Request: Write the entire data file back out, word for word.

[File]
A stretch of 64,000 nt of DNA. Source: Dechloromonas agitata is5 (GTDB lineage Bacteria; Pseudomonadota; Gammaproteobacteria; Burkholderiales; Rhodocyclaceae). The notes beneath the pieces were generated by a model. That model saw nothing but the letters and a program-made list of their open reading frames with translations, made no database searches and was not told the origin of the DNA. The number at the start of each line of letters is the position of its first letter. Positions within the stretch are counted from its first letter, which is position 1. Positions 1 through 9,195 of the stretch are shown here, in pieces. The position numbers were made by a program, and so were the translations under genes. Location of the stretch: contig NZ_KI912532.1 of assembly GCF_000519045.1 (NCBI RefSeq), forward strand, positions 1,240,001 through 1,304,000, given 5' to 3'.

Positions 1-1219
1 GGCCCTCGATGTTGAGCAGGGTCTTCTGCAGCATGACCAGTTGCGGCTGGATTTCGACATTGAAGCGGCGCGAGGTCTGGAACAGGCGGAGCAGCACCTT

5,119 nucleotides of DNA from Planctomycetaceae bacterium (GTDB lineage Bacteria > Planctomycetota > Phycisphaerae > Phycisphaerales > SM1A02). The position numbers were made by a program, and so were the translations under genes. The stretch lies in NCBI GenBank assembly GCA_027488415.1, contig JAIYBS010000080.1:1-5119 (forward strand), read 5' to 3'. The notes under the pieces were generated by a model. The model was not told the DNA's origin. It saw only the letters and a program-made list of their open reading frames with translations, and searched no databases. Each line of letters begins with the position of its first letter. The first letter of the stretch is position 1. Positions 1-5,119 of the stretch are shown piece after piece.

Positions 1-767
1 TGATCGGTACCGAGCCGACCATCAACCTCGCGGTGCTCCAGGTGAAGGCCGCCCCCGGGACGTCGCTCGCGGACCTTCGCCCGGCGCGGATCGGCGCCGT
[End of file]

A stretch of 64,000 nt of DNA. Source: Dechloromonas agitata is5 (GTDB lineage Bacteria; Pseudomonadota; Gammaproteobacteria; Burkholderiales; Rhodocyclaceae). The notes beneath the pieces were generated by a model. That model saw nothing but the letters and a program-made list of their open reading frames with translations, made no database searches and was not told the origin of the DNA. The number at the start of each line of letters is the position of its first letter. Positions within the stretch are counted from its first letter, which is position 1. Positions 1 through 9,195 of the stretch are shown here, in pieces. The position numbers were made by a program, and so were the translations under genes. Location of the stretch: contig NZ_KI912532.1 of assembly GCF_000519045.1 (NCBI RefSeq), forward strand, positions 1,240,001 through 1,304,000, given 5' to 3'.

Positions 1-1219
1 GGCCCTCGATGTTGAGCAGGGTCTTCTGCAGCATGACCAGTTGCGGCTGGATTTCGACATTGAAGCGGCGCGAGGTCTGGAACAGGCGGAGCAGCACCTT

5,119 nucleotides of DNA from Planctomycetaceae bacterium (GTDB lineage Bacteria > Planctomycetota > Phycisphaerae > Phycisphaerales > SM1A02). The position numbers were made by a program, and so were the translations under genes. The stretch lies in NCBI GenBank assembly GCA_027488415.1, contig JAIYBS010000080.1:1-5119 (forward strand), read 5' to 3'. The notes under the pieces were generated by a model. The model was not told the DNA's origin. It saw only the letters and a program-made list of their open reading frames with translations, and searched no databases. Each line of letters begins with the position of its first letter. The first letter of the stretch is position 1. Positions 1-5,119 of the stretch are shown piece after piece.

Positions 1-767
1 TGATCGGTACCGAGCCGACCATCAACCTCGCGGTGCTCCAGGTGAAGGCCGCCCCCGGGACGTCGCTCGCGGACCTTCGCCCGGCGCGGATCGGCGCCGT